One student noted in the open mic that, when President David Skorton and Vice President Susan Murphy walked into the last half of the meeting, they made us feel like we were being disorderly and unproductive and wasting their time. Skorton tried to summarize by saying, “all I can say is that I think the key problem I’ve been observing during the last week . . . is that we have not yet learned how to talk with or listen to each other across this campus.” He suggested that we were the problem, because we were disrupting “dialogue,” rather than recognizing the fact that we were there because we were not given a chance to speak by the structure in place. Furthermore, he reduced our grievances to a matter of miscommunication and hurt feelings, rather than acknowledging that the Student Assembly was not working as it was supposed to. No amount of dialogue can change the fact that right now, “shared governance” is acting as a divide and conquer strategy; it is not meant to provide a platform for free discourse, it is meant to contain it so that conversations cannot lead anywhere. On top of that, we saw that on the issue of Israel-Palestine, the Assembly tried to ensure that this “dialogue” never even started. Dialogue without action is useless. In fact, it is a tactical evasion from institutional culpability. It is a tactic that maintains the status quo.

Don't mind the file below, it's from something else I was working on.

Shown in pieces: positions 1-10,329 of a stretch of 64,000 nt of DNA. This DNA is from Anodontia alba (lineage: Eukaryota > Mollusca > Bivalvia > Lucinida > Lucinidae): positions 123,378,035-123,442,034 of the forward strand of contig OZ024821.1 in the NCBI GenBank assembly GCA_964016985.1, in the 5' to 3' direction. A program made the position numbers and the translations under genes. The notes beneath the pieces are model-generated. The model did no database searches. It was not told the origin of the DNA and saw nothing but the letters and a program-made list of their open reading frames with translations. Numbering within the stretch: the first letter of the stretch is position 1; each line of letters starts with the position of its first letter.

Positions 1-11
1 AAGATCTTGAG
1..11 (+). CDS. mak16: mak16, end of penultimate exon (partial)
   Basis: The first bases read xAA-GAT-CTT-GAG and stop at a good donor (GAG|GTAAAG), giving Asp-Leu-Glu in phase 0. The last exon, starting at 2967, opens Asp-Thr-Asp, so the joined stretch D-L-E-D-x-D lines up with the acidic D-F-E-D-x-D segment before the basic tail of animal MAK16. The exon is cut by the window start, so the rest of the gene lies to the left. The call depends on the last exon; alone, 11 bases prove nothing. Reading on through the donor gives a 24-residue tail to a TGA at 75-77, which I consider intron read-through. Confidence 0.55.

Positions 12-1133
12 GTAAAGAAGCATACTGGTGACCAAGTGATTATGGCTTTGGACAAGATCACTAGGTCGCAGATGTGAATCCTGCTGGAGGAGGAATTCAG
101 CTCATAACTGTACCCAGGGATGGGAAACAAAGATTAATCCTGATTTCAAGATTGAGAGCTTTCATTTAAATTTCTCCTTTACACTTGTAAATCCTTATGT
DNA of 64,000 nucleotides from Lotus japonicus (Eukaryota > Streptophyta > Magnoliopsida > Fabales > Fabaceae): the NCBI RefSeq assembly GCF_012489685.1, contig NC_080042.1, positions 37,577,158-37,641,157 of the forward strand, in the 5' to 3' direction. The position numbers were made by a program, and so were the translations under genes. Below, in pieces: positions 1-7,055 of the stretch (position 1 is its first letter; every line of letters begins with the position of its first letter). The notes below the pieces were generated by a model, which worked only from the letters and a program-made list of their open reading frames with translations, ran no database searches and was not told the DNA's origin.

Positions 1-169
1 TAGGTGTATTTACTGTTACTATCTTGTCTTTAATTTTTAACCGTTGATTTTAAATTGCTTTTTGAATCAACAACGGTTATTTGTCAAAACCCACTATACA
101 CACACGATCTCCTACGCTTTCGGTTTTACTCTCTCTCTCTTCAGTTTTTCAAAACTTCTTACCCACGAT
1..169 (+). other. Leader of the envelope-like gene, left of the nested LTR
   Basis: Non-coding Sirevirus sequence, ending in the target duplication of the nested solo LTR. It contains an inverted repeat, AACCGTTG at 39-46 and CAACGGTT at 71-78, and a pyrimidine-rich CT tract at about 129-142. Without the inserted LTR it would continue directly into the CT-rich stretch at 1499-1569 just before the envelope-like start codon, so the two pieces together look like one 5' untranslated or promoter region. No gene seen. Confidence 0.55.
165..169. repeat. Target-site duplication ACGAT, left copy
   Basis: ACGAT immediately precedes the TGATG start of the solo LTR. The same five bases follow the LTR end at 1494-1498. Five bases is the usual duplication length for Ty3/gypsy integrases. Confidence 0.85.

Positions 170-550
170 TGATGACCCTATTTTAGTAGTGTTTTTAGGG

Last Thursday, an excellent column, “Against Dialogue,” addressed the irrelevance of “dialogue,” as it is invoked by Zionists, to the plight of the Palestinians: “Cornell students having abstract “dialogues” about the peace process has nothing to do with the material conditions of Palestinians, conditions which include poverty, statelessness and a racist militarized occupation.” I want to re-emphasize this point and encourage anyone reading this to refer back to that column, but I also want to zoom out and examine the way “dialogue” is invoked not only when the issue is justice in Palestine, but also when any sort of pressure is placed on the University to hold itself accountable.